September 9th, 2009

Romantic Comedy in Cinema, w/guest Stacey Abbott

How has the cinematic genre of romantic comedy been reflective of the evolution of the courtship process over the years? What do these sorts of movies say about the institution of marriage? And how have they depicted changing gender roles within relationships? We’ll examine a host of iconic romantic comedy films over the past few decades, from Annie Hall to When Harry Met Sally, to more recent films that feature male protagonists, such as Swingers and High Fidelity. My guest is Stacey Abbott, senior lecturer in film and television studies at Roehampton University in London, and the co-editor of the recent book Falling in Love Again: Romantic Comedy in Contemporary Cinema. [Originally broadcast on WLUW’s Under Surveillance in September 2009.]

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August 11th, 2009

Mad Men, w/guest Leonard Pierce

The AMC drama Mad Men will begin its third season within the coming week, and so it’s a pertinent time to turn our sights on this critically-acclaimed series. Mad Men focuses on the Sterling Cooper advertising agency, set against the backdrop of 1960s America, and creator Matt Weiner uses the show as a vehicle for social commentary on evolving social mores, gender roles, and the illusions of both personal identity and domestic relationships. Returning as my guest is freelance writer and pop-culture critic Leonard Pierce, who has written about film and television for numerous national publications, and also is a regular contributor to The Onion’s A/V club. (Information on Leonard’s projects can be found here.) WARNING: Numerous spoilers within! So if you haven’t yet seen the first two seasons of this show, be sure to watch before listening… [Originally broadcast on WLUW’s Under Surveillance in August 2009.]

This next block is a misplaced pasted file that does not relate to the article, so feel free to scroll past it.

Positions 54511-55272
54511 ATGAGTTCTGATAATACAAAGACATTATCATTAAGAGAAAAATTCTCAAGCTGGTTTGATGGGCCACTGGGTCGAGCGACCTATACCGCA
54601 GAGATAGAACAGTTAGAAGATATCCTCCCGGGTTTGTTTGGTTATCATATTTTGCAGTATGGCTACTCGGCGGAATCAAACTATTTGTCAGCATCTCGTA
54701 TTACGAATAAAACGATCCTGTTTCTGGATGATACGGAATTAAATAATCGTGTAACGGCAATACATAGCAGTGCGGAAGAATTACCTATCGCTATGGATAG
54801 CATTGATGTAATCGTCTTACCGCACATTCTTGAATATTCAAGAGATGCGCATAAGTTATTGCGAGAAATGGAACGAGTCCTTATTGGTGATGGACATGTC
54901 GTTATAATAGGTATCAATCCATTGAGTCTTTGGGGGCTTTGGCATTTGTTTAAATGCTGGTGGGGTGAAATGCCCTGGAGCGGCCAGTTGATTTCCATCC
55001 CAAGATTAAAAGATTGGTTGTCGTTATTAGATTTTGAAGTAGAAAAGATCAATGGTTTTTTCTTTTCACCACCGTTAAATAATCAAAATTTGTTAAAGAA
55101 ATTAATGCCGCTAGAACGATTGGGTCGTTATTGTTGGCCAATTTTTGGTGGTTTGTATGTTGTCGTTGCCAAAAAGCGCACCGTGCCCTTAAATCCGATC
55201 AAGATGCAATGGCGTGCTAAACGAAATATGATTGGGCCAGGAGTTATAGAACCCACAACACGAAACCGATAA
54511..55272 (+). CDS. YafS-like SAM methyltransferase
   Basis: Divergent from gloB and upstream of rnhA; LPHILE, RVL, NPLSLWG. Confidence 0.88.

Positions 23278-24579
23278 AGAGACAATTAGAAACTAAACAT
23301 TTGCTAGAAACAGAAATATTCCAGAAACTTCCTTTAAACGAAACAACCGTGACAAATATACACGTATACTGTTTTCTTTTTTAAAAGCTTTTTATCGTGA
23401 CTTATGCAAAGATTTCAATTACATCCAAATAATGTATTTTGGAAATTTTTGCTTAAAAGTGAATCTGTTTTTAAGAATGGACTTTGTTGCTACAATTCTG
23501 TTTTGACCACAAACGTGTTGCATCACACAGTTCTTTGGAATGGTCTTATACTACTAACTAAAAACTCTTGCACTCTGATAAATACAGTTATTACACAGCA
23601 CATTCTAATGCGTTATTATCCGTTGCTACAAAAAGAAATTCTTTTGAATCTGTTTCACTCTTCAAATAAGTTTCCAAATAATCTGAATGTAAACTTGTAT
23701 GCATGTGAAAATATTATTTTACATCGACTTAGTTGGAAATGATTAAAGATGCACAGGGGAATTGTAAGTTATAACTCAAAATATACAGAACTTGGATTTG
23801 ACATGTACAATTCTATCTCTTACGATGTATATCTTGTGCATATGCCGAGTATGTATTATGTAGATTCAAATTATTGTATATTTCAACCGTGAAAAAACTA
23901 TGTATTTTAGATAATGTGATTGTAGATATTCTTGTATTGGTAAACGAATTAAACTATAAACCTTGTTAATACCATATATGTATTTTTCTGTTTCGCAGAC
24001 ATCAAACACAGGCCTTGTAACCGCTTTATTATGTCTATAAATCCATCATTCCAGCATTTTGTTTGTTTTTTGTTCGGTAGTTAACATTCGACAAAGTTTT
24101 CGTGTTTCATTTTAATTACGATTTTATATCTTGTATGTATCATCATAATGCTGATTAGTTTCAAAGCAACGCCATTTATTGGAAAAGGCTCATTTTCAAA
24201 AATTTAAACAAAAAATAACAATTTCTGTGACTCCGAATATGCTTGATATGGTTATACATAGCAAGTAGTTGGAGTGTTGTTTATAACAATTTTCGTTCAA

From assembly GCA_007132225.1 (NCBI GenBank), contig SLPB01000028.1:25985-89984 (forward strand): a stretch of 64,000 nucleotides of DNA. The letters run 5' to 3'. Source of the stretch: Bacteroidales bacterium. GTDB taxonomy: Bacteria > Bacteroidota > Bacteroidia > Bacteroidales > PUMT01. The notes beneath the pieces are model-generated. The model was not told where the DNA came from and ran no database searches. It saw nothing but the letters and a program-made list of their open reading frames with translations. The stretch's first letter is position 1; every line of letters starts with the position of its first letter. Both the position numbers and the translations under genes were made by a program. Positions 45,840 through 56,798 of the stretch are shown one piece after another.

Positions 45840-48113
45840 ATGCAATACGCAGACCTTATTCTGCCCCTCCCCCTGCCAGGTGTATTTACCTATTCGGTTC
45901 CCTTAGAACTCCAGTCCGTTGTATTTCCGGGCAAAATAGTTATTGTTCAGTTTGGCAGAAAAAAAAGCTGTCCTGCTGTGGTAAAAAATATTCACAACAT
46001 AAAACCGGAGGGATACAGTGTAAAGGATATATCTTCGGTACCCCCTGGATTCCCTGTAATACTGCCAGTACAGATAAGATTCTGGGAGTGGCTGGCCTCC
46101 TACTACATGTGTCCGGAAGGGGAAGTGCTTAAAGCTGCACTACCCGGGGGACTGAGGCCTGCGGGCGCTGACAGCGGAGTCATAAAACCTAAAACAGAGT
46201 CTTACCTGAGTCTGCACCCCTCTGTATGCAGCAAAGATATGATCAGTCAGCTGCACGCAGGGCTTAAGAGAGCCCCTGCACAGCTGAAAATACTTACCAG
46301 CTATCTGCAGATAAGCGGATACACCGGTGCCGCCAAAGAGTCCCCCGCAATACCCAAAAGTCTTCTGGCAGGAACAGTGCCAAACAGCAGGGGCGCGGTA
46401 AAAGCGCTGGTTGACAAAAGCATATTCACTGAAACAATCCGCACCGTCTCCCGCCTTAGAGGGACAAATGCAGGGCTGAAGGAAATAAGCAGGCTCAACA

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July 7th, 2009

The American Action Movie, w/guest Eric Lichtenfeld

Summer has long been synonymous with action blockbusters as far as Hollywood is concerned, for better (Predator) and for worse (the new Michael Bay Transformers film). What cinema genres gave birth to the American action film? How have action movies evolved based on the changing social and political climates of each era? And what sorts of characteristics are hallmarks of standout action films?

From The Road Warrior to Cobra, we’ll tackle it all — my guest is Eric Lichtenfeld, a film scholar who has contributed commentary tracks to landmark action films such as Predator and Die Hard, lectured at Loyola Marymount University, and is the author of the recent book Action Speaks Louder: Violence, Spectacle, and the American Action Movie. [Originally broadcast on WLUW’s Under Surveillance in July 2009.]

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June 9th, 2009

Horror Cinema in Cultural Context, w/guest Kendall Phillips

How have horror films been reflective of the times in which they’ve been made? What sorts of differences do we find between American and foreign perspectives on horror? How has the depiction of religion in horror evolved over the years? My guest is Kendall Phillips, a professor of communication and rhetorical studies at Syracuse University, and the author of Projected Fears, which examines 10 landmark horror films (from Psycho and The Exorcist to Silence of the Lambs and Scream) and why they resonated with filmgoers during their respective eras. [Originally broadcast on WLUW’s Under Surveillance in June 2009.]

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May 13th, 2009

Spring 2009 Political Roundup, w/guest Alan Gitelson

Returning as my guest is Loyola professor of political science Alan Gitelson, as we cover all sorts of recent happenings within the world of politics. We’ll discuss everything from the passing of longtime GOP leader Jack Kemp to the defection of Pennsylvania Senator Arlen Specter to the Democratic Party — as well as examine the recent Pew Research Center studies regarding the public’s view of the early days of President Obama’s administration. [Originally broadcast on WLUW’s Under Surveillance in May 2009.]

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April 22nd, 2009

Hollywood's Depiction of the Quest for "Happiness," w/guest Molly McAshan